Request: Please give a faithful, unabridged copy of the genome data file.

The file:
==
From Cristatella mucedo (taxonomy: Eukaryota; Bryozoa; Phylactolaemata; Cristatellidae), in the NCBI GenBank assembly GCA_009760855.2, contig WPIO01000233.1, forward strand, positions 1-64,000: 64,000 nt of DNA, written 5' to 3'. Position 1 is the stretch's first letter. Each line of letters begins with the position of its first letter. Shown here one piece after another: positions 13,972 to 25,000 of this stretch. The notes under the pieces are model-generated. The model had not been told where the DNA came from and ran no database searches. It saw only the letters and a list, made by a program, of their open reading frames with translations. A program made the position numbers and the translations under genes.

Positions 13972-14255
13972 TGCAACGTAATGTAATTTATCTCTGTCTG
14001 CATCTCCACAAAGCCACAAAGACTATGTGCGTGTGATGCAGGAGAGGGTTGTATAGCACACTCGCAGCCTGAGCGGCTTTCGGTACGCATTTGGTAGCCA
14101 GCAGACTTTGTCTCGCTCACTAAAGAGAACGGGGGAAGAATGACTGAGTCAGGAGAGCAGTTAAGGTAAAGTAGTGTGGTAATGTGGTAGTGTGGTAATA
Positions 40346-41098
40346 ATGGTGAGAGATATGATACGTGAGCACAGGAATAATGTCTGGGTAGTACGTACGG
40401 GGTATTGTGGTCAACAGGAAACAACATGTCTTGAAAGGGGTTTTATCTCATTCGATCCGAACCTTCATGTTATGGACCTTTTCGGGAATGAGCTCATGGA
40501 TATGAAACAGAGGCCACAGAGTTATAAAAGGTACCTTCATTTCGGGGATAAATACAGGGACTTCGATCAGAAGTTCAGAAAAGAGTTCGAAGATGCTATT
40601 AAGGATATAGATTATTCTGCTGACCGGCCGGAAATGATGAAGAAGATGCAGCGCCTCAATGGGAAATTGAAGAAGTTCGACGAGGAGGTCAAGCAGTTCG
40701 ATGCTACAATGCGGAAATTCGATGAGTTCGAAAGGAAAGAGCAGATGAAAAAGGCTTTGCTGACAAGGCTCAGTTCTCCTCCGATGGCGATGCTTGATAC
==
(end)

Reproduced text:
From Cristatella mucedo (taxonomy: Eukaryota; Bryozoa; Phylactolaemata; Cristatellidae), in the NCBI GenBank assembly GCA_009760855.2, contig WPIO01000233.1, forward strand, positions 1-64,000: 64,000 nt of DNA, written 5' to 3'. Position 1 is the stretch's first letter. Each line of letters begins with the position of its first letter. Shown here one piece after another: positions 13,972 to 25,000 of this stretch. The notes under the pieces are model-generated. The model had not been told where the DNA came from and ran no database searches. It saw only the letters and a list, made by a program, of their open reading frames with translations. A program made the position numbers and the translations under genes.

Positions 13972-14255
13972 TGCAACGTAATGTAATTTATCTCTGTCTG
14001 CATCTCCACAAAGCCACAAAGACTATGTGCGTGTGATGCAGGAGAGGGTTGTATAGCACACTCGCAGCCTGAGCGGCTTTCGGTACGCATTTGGTAGCCA
14101 GCAGACTTTGTCTCGCTCACTAAAGAGAACGGGGGAAGAATGACTGAGTCAGGAGAGCAGTTAAGGTAAAGTAGTGTGGTAATGTGGTAGTGTGGTAATA
Positions 40346-41098
40346 ATGGTGAGAGATATGATACGTGAGCACAGGAATAATGTCTGGGTAGTACGTACGG
40401 GGTATTGTGGTCAACAGGAAACAACATGTCTTGAAAGGGGTTTTATCTCATTCGATCCGAACCTTCATGTTATGGACCTTTTCGGGAATGAGCTCATGGA
40501 TATGAAACAGAGGCCACAGAGTTATAAAAGGTACCTTCATTTCGGGGATAAATACAGGGACTTCGATCAGAAGTTCAGAAAAGAGTTCGAAGATGCTATT
40601 AAGGATATAGATTATTCTGCTGACCGGCCGGAAATGATGAAGAAGATGCAGCGCCTCAATGGGAAATTGAAGAAGTTCGACGAGGAGGTCAAGCAGTTCG
40701 ATGCTACAATGCGGAAATTCGATGAGTTCGAAAGGAAAGAGCAGATGAAAAAGGCTTTGCTGACAAGGCTCAGTTCTCCTCCGATGGCGATGCTTGATAC